Chinese New Year, Hong Kong

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Chinese New Year

Chinese New Year / Spring Festival is the festival that celebrates the beginning of a new year on the traditional lunisolar Chinese calendar. Chinese New Year is one of the most important holidays in China. Hong Kong’s Chinese New Year festival is world-famous.

In Hong Kong, people mark the occasion with a unique fusion of modern fun and ancient customs. The three days comprising a night parade, spectacular fireworks, and horse racing often make it to the top of world festival event lists.

Crowds line the streets and make way for the parade in the Tsim Sha Tsui area (map) near Victoria Harbour. The night parade begins at 8pm but pre-parade street performances usually begin at 6pm. You’d better arrive early to get a good spot.

+ More information > WikipediaWikivoyage

In modern China, migrant workers in China travel home to have reunion dinners with their families on Chinese New Year’s Eve. Buses and airlines starting from 15 days before the New Year’s Day. This 40-day period is called chunyun, and is known as the world’s largest annual migration. More interurban trips are taken in mainland China in this period than the total population of China.

Each year, around 15 festive, open-air flower markets temporarily sprout up across the city. Our pick: Victoria Park (map) – usually the largest venue – or Mong Kok’s (map) smaller street market.

Come midnight on the eve of Chinese New Year, thousands gather at Wong Tai Sin Temple (map) to make offerings – it’s believed that the earlier they arrive, the bigger the blessing. Set on the south side of Kowloon’s Lion Rock mountain, this sprawling complex of altars, pavilions and gardens is an important site for Taoist, Buddhist and Confucian worshippers.

The Temple Street Night Market (map) pedestrian street is a place to browse for bargains and to snack or have a meal beforehand.

On the second day of the Spring Festival, Victoria Harbour is scheduled to roar with a giant firework display with choreographed pyrotechnics. The show is set to last for about 25 minutes. It usually coincides with the daily record-setting Symphony of Lights with its colorful building lights and laser light show.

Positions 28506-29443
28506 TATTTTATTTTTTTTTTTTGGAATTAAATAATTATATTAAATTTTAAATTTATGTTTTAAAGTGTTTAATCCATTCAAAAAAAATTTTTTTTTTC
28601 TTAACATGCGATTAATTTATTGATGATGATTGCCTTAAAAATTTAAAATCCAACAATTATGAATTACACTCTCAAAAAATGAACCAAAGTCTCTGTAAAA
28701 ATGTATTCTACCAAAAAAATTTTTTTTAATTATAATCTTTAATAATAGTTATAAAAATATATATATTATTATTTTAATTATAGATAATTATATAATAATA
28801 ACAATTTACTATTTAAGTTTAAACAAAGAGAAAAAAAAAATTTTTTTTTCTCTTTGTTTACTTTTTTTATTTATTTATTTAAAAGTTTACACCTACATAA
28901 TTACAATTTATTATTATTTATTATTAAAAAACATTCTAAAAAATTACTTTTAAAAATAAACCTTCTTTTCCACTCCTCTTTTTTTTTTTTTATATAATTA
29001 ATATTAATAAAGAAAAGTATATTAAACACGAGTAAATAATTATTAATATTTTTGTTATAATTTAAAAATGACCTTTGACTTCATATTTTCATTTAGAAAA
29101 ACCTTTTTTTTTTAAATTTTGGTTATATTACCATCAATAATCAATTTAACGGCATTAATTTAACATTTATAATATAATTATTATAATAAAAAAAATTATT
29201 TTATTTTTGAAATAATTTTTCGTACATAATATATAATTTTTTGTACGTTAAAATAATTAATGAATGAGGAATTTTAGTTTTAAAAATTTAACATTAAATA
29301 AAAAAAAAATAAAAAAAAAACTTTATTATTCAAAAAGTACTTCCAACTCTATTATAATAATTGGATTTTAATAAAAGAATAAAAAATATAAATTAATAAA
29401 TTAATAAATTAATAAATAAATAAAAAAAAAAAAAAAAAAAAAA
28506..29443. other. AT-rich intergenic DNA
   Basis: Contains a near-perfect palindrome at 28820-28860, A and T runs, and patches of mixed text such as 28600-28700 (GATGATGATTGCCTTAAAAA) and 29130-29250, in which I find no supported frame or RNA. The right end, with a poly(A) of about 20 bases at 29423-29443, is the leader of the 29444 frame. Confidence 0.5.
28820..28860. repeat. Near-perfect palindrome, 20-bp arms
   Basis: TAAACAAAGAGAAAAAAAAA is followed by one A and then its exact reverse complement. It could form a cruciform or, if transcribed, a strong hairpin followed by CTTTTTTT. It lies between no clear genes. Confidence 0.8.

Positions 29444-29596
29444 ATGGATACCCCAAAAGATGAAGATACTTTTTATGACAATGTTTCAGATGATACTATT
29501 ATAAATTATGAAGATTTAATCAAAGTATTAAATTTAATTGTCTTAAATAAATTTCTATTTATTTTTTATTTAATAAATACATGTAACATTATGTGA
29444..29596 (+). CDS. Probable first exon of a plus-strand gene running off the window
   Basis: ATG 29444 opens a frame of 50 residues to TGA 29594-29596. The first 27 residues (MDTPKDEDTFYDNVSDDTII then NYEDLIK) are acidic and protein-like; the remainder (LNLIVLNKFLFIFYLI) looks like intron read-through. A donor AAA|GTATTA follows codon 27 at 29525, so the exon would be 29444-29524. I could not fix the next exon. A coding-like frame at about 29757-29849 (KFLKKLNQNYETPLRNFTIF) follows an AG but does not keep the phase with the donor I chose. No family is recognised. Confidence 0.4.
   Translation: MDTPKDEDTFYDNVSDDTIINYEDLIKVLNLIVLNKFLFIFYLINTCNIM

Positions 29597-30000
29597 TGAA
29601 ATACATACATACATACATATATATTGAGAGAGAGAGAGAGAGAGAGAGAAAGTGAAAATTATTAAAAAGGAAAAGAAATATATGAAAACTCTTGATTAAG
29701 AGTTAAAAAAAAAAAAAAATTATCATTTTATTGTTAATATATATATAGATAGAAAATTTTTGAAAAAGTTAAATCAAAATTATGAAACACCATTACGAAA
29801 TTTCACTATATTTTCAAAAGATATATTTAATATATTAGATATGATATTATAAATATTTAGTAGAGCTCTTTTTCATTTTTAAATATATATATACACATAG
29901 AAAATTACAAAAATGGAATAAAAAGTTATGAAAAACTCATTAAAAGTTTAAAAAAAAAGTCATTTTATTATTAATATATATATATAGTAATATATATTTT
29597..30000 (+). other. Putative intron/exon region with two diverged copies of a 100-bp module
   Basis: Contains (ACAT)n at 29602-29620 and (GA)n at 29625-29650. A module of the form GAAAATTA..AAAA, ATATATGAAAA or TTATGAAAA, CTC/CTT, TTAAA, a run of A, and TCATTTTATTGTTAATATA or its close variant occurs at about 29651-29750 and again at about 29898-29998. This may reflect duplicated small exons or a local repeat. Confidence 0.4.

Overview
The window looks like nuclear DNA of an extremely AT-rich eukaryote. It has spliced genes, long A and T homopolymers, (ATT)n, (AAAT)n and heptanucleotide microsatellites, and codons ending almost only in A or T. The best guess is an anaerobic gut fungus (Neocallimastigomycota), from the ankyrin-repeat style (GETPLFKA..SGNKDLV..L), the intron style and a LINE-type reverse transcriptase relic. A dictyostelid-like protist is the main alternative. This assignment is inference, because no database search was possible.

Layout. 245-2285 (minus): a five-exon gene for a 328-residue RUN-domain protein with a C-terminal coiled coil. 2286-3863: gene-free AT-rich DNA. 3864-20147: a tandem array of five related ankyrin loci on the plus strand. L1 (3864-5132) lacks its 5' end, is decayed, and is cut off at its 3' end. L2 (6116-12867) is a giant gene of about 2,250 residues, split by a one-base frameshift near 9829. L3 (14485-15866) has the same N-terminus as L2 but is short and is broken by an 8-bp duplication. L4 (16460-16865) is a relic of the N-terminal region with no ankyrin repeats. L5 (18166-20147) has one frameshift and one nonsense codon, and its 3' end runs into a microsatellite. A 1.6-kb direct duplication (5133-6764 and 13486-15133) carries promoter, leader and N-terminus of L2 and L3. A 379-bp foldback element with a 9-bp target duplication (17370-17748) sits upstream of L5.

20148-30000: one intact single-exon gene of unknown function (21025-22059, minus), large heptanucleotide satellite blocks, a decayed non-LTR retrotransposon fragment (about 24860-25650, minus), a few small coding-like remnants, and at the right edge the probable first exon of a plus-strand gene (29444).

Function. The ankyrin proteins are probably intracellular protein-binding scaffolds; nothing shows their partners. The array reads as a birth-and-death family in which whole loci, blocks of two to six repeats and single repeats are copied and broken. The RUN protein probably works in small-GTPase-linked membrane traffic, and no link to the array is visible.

The best places to view the display are both sides of the harbor front in Tsim Sha Tsui , Central, Wan Chai, by boat on the water, or from The Peak.

Public transport

PAGE MENU >> InformationTransportLinksAll articles (Commuter trains, Light Rail) • (city tram) • The Peak Tram

Octopus card – a contactless smart payment card, is widely accepted on railways, buses and ferries, and can be used for payment in most retail stores. – transportation network in Asia includes flights, trains, buses and ferries.

The most common direction-finding app used by the Chinese themselves is Baidu Maps, though it is only available in Chinese. Amap is effectively the Citymapper for the whole of China.

+ Getting around ( • Transportation • Tips for Your China Train Trip (

 BUS >   A coach or bus in rural China is a different experience. City buses vary from city to city. However, if you can understand the bus routes then they are cheap and go almost everywhere.

 RAIL >   Train travel is the main method of long-distance transportation for the Chinese, with an extensive network of routes covering most of the country. >>  (*Rail travel in China)

 AIRPORTS >   Hong Kong International Airport / The main international gateways to mainland China are Beijing (Beijing Capital International Airport, Beijing Daxing International Airport), Shanghai (Shanghai Pudong International Airport) and Guangzhou (Guangzhou Baiyun International Airport).

 WATERWAYS >   Star Ferry + TurboJetCotai JetChu Kong Passenger Transport.